The article criticizes the book for being defamatory of Islam and Mohamed. Additionally, the article takes issues with Caner's credentials and research, noting that many of the book's citations are to other works critical of Islam. One interesting portion of the article alleges: "First of all, they do not know Arabic or their father's language, Turkish." The exact basis for this assertion is not stated.
Nevertheless, it should be understood that the Turkish interviewer had to ask questions in English and translate the answers back into Turkish. The most interesting aspect of the article, indeed, is the reported interview. There is, we must note, a "lost in translation" issue possible, such as that found on Dr. Caner's own website where an English=>Korean=>English translation path leads to the bizarre reference to a "an Islamic sect called Ulima." (source)
Likewise, the article states: "The example that Ergun gives that he became a Christian though a friend at the age of 15 whose father was a pastor, and that his brothers followed him afterwards into the religion." Again, the basis for this is not stated. This would be consistent with Caner coming to Christ in 1981, in his sophomore year of high school. Furthermore, the article states: "His father's family had its roots in Istanbul. His father was an engineer and a religious man who was also attached to his secular values. Acar Caner studied engineering in Sweden and then moved to the capital of Ohio, Columbus, in 1969, with his Swedish wife who had converted to Islam." Again, the source of the details here is not explicitly stated. However, the 1969 arrival date is consistent with the details we have located.
With those caveats, the reader I mentioned above, has provided not only the translations of the sentences quoted above, but also the following partial translation of the interview portion (see the original translation and accompanying comments in the previous comment box: here):
Dr. Ergun Caner, who teaches Church History at Dallas's Criswell College, answered the (our) questions put to him, thusly:
[Question] Do you see yourself as a Turk?
Caner: Of course, from my father's side I am Turkish. Most of my family has lived in Ankara or Istanbul. Most of them are still there, however since we moved to the USA in 1969, we have no contact. As a Turk, I feel proud of my heritage. We all have pictures of Ataturk in our houses. [translator note: "Ataturk" refers to the founder of the Turkish republic, M.K. Ataturk] Anyway, there are many Turkish Christians, we are also part of Turkish culture.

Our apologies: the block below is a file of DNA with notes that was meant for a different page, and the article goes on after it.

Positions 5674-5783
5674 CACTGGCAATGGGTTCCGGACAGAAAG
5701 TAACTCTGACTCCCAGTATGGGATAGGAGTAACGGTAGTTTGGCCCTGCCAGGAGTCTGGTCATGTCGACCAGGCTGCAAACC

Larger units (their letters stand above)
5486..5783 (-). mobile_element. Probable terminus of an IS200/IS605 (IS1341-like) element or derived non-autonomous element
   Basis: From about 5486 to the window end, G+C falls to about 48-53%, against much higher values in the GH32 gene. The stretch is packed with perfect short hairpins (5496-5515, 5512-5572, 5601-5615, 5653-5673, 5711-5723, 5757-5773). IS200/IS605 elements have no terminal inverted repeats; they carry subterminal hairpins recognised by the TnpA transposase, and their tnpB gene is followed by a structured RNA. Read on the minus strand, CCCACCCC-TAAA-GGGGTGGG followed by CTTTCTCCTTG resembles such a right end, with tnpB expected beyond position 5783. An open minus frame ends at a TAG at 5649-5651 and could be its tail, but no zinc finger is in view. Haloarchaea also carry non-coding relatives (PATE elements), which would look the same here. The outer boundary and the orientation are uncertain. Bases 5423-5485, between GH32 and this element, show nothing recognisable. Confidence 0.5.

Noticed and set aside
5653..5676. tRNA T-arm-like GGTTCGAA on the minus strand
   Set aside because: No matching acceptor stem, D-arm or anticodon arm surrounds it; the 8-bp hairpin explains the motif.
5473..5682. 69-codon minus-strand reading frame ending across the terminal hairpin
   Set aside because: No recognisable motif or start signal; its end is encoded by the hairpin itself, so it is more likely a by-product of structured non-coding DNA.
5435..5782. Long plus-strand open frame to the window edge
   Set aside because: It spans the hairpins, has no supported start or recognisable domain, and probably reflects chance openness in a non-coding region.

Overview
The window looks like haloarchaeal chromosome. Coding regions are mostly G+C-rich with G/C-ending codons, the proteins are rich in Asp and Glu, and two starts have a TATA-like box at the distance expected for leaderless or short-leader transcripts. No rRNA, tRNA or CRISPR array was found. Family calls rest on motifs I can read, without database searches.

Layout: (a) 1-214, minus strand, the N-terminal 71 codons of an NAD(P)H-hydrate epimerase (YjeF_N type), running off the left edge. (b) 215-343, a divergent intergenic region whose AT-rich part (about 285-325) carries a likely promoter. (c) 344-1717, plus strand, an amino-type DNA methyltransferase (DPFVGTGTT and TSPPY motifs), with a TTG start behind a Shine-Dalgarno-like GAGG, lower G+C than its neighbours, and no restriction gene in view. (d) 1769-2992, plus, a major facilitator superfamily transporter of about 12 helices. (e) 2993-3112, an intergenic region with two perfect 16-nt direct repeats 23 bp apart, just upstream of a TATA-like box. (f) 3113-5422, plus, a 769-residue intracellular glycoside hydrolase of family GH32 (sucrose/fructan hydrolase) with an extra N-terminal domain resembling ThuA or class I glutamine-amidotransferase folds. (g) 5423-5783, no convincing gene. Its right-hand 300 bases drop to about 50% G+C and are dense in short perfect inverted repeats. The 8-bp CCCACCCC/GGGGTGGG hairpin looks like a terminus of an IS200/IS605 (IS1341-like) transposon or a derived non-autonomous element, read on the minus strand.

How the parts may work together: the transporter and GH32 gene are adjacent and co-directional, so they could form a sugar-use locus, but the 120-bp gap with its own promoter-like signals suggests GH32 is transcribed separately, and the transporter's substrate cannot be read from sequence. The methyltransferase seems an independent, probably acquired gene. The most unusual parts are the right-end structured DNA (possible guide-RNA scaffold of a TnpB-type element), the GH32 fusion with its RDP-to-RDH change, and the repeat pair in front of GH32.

Question: The book is written from "Inside" of Islam?
Caner: The word "inside" [tr. meaning devout], was added by the publisher. I cannot be sure how much "inside" [devout] we are/were. Yet, it is a fact that we were raised as Sunni Muslims. My father was active in the mosque until he died. When we finally came to the conclusion that Jesus was not only a prophet, we became Christians.
Question: Why did you write a book like this? [Unveiling Islam]
Caner: We are not experts in Islam. We only read the Qur'an and listened to the Imam. Because Americans are not aware/familiar with Islam, we decided to write a book about Islamic life, how differently the Qur'an is used by Muslims. We wanted to explain it.
It is interesting to note that in this interview, Caner states that they came in 1969, and that they have not had contact with their Turkish relatives since that time. While "no contact" may be a little extreme (the court records suggest that Acar maintained some kind of contact with his brother in Turkey), the fact is that we have an interview dated in 2003, in which Caner appears to be acknowledging a 1969 arrival date in the U.S. He also seems to be acknowledging that the level of devotion may not be as high as the Turkish word corresponding to "inside" would suggest. Dr. Caner appears to blame the editors for that word. However, recall that at the 2009 Value Voters Summit, Dr. Caner described himself as being "as devout as it gets" (link to discussion).
A word of caution: while I have no specific reason to doubt the integrity of the Turkish publication, the review is obviously a critical review that takes umbrage at perceived insults to Islam and Mohamed in the book. On the other hand, I have not seen any complaints from Caner that the article was inaccurate.
Also, while I can compare gypsyrose's translations to google's translations to see if they appear generally accurate, I don't claim any special knowledge of Turkish. I understand that others who know Turkish have been contacted by one of my friends. Thus, if they discover errors in the translations above, I hope they will bring it to my attention.